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  Opinion   Edit  19 Jan 2024  AA Edit | Stalin spells out his credo

AA Edit | Stalin spells out his credo

Published : Jan 19, 2024, 11:04 pm IST
Updated : Jan 19, 2024, 11:04 pm IST

M.K. Stalin dismisses rumors of anointing his son as heir, emphasising party's goal to reclaim Tamil Nadu's rights lost under the BJP govt

Tamil Nadu Chief Minister M.K. Stalin. (PTI File Image)
 Tamil Nadu Chief Minister M.K. Stalin. (PTI File Image)

The ruling DMK in Tamil Nadu, which is also a key partner in the INDIA (Indian National Developmental Inclusive Alliance) coalition, is asserting itself in the political arena with renewed gusto by directly hitting out at the BJP and going back to its roots. To prepare its foot soldiers for the electoral battle ahead, it has called a youth conference at Salem on Sunday, expecting a throng close to four lakhs. With the twice-postponed conference — two spells of rains played spoilsport — dwelling on “state rights”, which could be a touchy subject for any ruling dispensation in New Delhi, the DMK will revive its traditional demand for state autonomy.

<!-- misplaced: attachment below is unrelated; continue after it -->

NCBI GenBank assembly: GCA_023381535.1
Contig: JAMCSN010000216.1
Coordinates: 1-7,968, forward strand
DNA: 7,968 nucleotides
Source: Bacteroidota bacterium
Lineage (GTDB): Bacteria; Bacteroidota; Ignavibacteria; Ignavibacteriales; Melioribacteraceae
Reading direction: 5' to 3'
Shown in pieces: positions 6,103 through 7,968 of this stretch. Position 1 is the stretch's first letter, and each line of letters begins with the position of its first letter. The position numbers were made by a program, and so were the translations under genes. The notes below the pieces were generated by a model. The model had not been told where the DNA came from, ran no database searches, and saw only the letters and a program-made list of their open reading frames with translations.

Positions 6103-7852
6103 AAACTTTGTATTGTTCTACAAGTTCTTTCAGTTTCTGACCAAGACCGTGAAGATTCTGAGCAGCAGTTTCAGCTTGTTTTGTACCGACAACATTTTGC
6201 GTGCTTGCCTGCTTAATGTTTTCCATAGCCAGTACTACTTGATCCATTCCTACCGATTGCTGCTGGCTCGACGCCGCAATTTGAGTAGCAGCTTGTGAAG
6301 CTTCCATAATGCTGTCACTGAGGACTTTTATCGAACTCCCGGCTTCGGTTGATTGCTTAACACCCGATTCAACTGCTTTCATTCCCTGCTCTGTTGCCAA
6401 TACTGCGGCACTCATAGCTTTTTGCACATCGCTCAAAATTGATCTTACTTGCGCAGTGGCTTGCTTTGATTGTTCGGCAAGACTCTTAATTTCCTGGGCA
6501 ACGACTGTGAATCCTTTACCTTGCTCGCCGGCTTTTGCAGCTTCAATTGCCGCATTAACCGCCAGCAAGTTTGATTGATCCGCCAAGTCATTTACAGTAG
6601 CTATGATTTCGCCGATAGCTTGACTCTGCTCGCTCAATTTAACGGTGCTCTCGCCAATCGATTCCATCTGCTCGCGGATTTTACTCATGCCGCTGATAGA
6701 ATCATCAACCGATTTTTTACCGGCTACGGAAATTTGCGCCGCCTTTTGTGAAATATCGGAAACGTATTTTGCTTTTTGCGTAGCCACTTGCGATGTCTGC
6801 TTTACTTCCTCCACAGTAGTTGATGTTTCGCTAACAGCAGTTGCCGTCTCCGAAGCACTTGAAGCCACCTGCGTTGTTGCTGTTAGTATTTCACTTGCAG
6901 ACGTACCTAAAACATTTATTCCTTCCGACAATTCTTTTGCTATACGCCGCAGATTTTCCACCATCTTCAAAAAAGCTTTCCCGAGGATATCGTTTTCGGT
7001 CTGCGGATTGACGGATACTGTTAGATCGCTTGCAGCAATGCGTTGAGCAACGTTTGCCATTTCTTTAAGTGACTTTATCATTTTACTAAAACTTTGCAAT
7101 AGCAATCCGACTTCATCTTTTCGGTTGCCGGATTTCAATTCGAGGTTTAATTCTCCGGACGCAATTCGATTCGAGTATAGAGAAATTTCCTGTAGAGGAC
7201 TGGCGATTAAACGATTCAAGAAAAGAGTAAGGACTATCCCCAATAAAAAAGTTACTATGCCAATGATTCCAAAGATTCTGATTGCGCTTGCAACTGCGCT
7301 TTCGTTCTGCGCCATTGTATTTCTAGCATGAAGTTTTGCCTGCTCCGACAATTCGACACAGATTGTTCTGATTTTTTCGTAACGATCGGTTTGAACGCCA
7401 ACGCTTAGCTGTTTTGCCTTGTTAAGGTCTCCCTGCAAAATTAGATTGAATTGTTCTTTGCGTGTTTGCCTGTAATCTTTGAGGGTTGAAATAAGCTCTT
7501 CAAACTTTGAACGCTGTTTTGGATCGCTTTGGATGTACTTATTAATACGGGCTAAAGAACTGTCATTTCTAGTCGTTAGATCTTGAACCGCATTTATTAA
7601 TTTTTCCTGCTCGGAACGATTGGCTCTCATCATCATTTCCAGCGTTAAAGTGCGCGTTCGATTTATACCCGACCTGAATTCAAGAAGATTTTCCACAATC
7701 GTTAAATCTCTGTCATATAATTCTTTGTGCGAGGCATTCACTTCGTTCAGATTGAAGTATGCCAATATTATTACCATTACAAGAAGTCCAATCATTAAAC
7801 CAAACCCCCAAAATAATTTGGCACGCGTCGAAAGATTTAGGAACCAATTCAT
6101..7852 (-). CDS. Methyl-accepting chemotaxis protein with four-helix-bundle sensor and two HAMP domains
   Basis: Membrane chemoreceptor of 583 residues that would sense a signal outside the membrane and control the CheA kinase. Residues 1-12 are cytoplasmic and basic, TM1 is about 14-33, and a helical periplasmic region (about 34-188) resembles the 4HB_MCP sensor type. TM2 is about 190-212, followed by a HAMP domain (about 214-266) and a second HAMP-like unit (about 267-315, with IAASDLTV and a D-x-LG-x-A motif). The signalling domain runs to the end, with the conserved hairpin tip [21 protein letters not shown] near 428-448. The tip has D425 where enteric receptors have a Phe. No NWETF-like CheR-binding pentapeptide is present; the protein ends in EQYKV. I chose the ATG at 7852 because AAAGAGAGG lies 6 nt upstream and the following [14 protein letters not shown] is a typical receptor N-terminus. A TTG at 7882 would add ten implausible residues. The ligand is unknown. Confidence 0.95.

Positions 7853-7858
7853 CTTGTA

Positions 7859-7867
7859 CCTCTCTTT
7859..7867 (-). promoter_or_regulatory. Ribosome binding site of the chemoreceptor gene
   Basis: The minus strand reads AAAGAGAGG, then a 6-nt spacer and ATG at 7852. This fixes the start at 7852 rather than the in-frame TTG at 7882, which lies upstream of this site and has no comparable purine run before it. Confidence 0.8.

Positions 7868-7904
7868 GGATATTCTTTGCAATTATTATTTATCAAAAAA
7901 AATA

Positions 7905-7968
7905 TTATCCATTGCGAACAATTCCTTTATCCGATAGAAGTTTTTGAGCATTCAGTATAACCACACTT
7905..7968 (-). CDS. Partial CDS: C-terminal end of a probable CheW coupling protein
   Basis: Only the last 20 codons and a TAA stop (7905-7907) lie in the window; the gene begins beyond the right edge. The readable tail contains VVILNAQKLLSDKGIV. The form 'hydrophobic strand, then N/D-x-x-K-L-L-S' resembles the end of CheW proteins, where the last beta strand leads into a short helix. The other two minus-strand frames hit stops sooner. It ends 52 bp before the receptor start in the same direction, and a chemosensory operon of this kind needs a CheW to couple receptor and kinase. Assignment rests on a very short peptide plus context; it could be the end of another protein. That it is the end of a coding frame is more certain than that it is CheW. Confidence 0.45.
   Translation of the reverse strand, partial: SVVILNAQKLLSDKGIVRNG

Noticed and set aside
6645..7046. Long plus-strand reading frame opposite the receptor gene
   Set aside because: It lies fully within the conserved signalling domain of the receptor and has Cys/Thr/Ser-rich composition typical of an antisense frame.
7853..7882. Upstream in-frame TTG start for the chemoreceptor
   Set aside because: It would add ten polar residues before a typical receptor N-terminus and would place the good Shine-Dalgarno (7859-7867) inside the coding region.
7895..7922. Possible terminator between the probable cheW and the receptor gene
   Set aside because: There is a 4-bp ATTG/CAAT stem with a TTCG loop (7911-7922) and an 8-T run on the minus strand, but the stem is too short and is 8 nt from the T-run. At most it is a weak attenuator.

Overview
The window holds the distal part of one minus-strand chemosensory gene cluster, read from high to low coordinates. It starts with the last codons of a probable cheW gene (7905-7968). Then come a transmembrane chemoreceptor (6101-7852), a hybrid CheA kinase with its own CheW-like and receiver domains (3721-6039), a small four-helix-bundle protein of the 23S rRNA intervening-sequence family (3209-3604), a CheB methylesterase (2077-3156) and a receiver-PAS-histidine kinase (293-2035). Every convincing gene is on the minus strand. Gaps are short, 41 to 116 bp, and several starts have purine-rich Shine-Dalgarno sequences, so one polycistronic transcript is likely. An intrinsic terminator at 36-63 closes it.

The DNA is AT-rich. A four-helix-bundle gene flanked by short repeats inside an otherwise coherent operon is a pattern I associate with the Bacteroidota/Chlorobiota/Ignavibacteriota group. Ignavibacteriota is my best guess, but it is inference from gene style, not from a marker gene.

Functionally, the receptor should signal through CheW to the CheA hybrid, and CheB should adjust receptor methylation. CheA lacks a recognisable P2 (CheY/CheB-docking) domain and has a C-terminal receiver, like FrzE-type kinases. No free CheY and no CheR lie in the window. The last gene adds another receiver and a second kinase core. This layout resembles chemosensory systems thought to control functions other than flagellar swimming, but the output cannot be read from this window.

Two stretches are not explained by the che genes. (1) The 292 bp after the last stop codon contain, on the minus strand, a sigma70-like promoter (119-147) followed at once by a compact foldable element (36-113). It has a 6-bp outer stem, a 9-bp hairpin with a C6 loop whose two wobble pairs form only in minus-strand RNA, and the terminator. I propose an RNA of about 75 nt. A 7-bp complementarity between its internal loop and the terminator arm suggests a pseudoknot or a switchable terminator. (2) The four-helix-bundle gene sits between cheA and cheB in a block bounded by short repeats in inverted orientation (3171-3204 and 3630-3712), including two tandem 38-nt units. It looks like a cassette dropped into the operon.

More than that, party president M.K. Stalin has specifically dispelled a rumour that was doing its rounds in the media and political corridors ever since the conference was first announced way back in August last year. He ruled out the possibility of anointing his son and state minister of youth affairs, Udhayanidhi Stalin, as his heir apparent since the speculation was that the meet was to prepare the ground to crown him as the deputy chief minister. Instead, he made it clear that the event would be a harbinger for the retrieval of the state’s rights, which Stalin bemoaned had been taken away under the present BJP government, through an epistle to party brethren, a tradition that he has inherited from his father M. Karunanidhi.

It was Karunanidhi’s celebrated “epistle to co-borns” that had held the party together and kept its cadre moored to their ideological persuasions when the DMK was in the wilderness from 1977 after acceding the reins of the state to the AIADMK and it had enabled its bouncing back to glory in 1989, despite the long sabbatical. That power of Karunanidhi’s pen is being invoked now by reproducing in the party newspaper, Murasoli, 25 articles written in which during the first youth conference catapulted Stalin to great heights in the party and government. So the party plans to forge ahead in popularity by remaining rooted in its core ideology, espousing causes like social justice, language rights and state autonomy.

Tags: aa edit, chief minister m.k. stalin, salem youth conference